Review: The Briar King (Kingdoms of Thorn and Bone Book 1 of 4)

The Briar King - Greg Keyes

This book grew on me the more I read it. I liked it from the beginning, but I also didn’t have any trouble putting it down to do other things. The further I got into the book, the more invested I became in the story and the characters, and my reading sessions started to get longer.

 

I don’t think there was anything all that unique about the story, but it was told well. There are rumors about evil things happening in the forest, dire prophecies and legends, political intrigue, and a cast of characters all trying to stay alive and/or do their duty. It’s been a while since I’ve read anything that I would really classify as epic fantasy, so maybe that's why these common themes didn't feel tiresome to me. There weren’t a lot of plot twists, but neither was everything spelled out and there were some mysteries that the reader was given time to unravel on their own.

 

In the beginning, I felt a little overwhelmed with just how many characters were introduced. Once the characters finally started repeating, though, I realized I was having no trouble at all with keeping them all straight. There’s a tough woodsman trying to keep the forest safe. There’s a young monk who’s in equal parts smart and clueless, and a magnet for trouble. There’s a young princess who’s a bit spoiled and self-centered, but rather likeable in spite of that. There’s a noble knight who values duty and honor above all else. And there’s a weak king who has good intentions but doesn’t seem to know how to do his job. Those are the characters we spend the most time with, but there are a couple other characters whose perspectives we read from and plenty of other characters who play supporting roles.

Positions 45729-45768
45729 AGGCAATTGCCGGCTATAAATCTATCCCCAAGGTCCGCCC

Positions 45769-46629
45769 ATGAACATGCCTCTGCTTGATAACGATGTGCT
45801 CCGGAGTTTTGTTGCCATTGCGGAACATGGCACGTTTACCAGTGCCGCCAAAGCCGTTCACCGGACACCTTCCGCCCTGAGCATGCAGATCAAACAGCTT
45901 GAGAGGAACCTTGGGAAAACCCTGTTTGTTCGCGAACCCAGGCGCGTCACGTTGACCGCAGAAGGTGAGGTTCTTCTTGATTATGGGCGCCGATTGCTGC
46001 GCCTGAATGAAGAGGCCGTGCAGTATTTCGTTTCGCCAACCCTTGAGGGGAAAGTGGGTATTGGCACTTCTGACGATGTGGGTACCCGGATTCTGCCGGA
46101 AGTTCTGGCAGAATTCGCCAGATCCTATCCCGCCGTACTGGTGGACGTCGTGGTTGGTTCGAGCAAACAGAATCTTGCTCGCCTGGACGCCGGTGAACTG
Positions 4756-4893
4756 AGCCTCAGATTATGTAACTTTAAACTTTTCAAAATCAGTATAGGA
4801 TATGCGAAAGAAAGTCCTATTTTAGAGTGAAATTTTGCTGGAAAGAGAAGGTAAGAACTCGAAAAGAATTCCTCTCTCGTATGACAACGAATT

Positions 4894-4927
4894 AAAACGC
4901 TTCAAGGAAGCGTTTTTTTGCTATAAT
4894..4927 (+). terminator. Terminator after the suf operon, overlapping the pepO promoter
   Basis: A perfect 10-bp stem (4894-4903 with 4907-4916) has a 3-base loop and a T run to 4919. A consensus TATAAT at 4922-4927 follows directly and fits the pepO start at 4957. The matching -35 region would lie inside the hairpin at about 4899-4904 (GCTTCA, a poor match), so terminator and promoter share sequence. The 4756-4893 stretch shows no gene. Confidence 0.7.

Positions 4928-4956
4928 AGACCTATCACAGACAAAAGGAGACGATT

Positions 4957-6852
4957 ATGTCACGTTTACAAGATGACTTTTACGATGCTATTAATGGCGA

I never got overly emotionally invested in any of the characters, but I found them all interesting and believable and I did care what happened to them. The chapters are pretty short and often end in minor cliff hangers, with each chapter focusing on a different character or group of characters, so the reader bounces around between different characters’ stories quite a bit. There was never a character whose story bored me. Even while I was annoyed about having one story interrupted, I was usually equally happy when I started the next chapter and saw which part was coming up next.

 

The book ends well, without any major cliff hangers. Clearly the land’s troubles are just beginning but we’re left with all of the characters accounted for, one way or another, and the immediate crisis is at an end. The ending has sort of a “calm before the storm” feel, like the characters will have a brief time to catch their breaths and then things will get even worse than before. I plan to continue on with the second book.